South Pointe at Stratford Friday, 7:30 p.m.

Stallions need to corral Stratford QB Park

bmccormick@heraldonline.comNovember 27, 2013 

Stratford quarterback Jacob Park is a dangerous scrambler, a facet of his game that South Pointe will try and suffocate Friday night when the two teams meet in the Class AAAA Division II state semifinals.

SHANE ROPER — Shane Roper, Post and Courier

If South Pointe’s football team is to win its eighth straight game Friday night and march into the Class AAAA Division II state championship next week, it will have to keep Stratford quarterback Jacob Park in check.

Ray Stackley’s Knights (11-2) have outscored their first two playoff opponents 71-20, and Park’s performances have practically been spotless. That’s not gone unnoticed.

“He’s a great athlete,” said South Pointe coach Strait Herron. “He can throw the ball and run it, and that’s hard to defend.”

Park is the state’s No. 2-rated recruit, according to 247Sports, and he’s rated as the country’s fifth-best pro-style quarterback. The offers poured in, including 12 of note from the SEC and ACC, and Park opted for the Georgia Bulldogs. Besides the Shrine Bowl, he’ll also play in the Army All-American Bowl after the season is over.

“People have known about him across the country since eighth grade because of his arm,” said Stackley.

Standing 6-foot-3, and weighing around 200 pounds, Park is as much a threat with his legs as he his with his right arm cannon. Nation Ford coach Michael Allen caught an eye-full of Park when Stratford thumped the Falcons in the first round of the playoffs several weeks ago. Park completed 15 of 24 passes for 258 yards and three touchdowns that night, and also ran for 85 yards, many of those coming on third-and-longs when Nation Ford thought its defense was about to get off the field.

“We couldn’t get him on the ground, get him corralled,” Allen said Wednesday. “He’d find a way to make it happen with his feet on third and long situations. He’s a tremendous athlete; he presents a lot of problems.”

Herron said that Park has the same ability to escape dangerous situations and prolong plays as some of the Stallions’ best quarterbacks, like Stephon Gilmore and Devin Pearson.

“He causes problems when he scrambles around,” said South Pointe’s coach. “The main thing is we’ve got to contain and stay on receivers.”

Stackley said that Park’s mobility has emerged due to lapses on the offensive line.

“A lot of guys don’t have those tools because they’ve been able to sit back in the pocket, what I call ‘sit in the rocking chair and throw the ball.’ We’d all love to have that but he’s been forced to run.”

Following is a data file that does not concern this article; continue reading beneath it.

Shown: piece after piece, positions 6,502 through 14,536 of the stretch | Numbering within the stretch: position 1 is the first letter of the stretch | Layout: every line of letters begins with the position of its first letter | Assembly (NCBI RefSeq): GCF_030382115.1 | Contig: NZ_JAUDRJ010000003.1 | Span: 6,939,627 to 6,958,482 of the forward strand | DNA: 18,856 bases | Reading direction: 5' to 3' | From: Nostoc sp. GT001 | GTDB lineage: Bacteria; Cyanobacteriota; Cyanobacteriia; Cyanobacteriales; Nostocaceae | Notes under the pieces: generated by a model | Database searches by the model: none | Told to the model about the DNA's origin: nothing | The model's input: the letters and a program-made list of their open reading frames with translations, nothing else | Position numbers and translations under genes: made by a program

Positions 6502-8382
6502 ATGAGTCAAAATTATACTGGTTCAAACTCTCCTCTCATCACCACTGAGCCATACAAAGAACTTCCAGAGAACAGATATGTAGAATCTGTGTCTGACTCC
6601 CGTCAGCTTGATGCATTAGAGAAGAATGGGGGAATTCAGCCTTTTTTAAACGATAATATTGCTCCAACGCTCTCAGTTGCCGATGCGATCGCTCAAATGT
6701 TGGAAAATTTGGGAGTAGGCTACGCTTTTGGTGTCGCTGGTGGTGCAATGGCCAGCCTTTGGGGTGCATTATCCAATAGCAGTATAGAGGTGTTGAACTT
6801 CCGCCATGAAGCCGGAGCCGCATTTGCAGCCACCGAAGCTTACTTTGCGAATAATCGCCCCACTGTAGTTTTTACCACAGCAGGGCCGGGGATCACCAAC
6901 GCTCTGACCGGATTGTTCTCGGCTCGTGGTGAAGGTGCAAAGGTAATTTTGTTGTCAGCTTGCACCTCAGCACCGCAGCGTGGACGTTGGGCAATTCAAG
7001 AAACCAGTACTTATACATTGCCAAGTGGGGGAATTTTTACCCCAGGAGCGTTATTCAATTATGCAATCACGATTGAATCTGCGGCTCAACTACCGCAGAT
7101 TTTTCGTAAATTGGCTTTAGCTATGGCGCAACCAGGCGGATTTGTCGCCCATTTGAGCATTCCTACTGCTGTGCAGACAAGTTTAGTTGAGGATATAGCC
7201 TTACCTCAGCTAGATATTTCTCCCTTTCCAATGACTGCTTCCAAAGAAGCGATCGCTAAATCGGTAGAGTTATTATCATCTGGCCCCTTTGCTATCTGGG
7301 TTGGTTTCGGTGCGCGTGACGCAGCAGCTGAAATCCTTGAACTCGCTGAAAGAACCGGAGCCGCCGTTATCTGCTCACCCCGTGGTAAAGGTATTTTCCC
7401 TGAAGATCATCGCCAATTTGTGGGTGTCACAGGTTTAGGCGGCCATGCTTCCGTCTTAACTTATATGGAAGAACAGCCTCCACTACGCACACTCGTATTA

Park was on his game last week too, helping the Knights avenge an earlier loss to South Florence with over 300 yards of total offense, including another 90 on the ground.

“You’ve got to stop him,” said Allen. “That’s the one you’ve got to stop. And if you can somehow get him to make some bad decisions throwing the ball then you’ve got a chance.”

A number of Park’s long-ball heaves have landed in the laps of favorite targets Thad Thompson and Tyree Scroggins. Thompson, who caught two touchdown passes last week, including an 80-yarder, has 50 catches on the season for 1,183 yards, an average of nearly 24 yards per catch, while Scroggins is averaging around 18 yards per catch. There is more to the Knights than just the quarterback.

“On paper we don’t have a lot of D-I prospects,” said Stackley, “but our group is kind of a gritty, learn to play the game-type of group. They’re not gonna worry you with their size, speed, athleticism, but collectively they have a great attitude and play to the whistle.”

Stratford is 2-5 all-time in state semifinals; Stackley and the Knights won a Big 16 state title in 1999. Friday’s game is their first state semifinals since 2006, and Park will be up for the big stage.

“He’s played for our school when we’ve been a little down,” said Stratford’s 29-year coach. “He’s been successful for us as a quarterback and a leader, and kind of helped get the program back to where it should be.”

Getting back to the state championship, where Stratford really want to be, will be difficult, even with a home game. Before last week’s 30-27 win over Goose Creek, South Pointe had held its previous four opponents to a combined 10 points, with three shutouts, part of a seven-game winning streak.

“I think their front four, and I’m not discrediting their linebackers and secondary, but their front four, as a collective unit, is probably the best we’ve played against all year,” said Stackley.

Allen thinks the Stallions have the horses to slow down Park and the Knights. He saw South Pointe’s defensive might firsthand when the Stallions dropped Nation Ford 66-3 earlier this season.

“They have some weapons to corral this guy and get him on the ground,” Allen said about South Pointe’s defensive unit. “They’ve simply got them.”

Bret McCormick •  803-329-4032; Twitter: @BretJust1T

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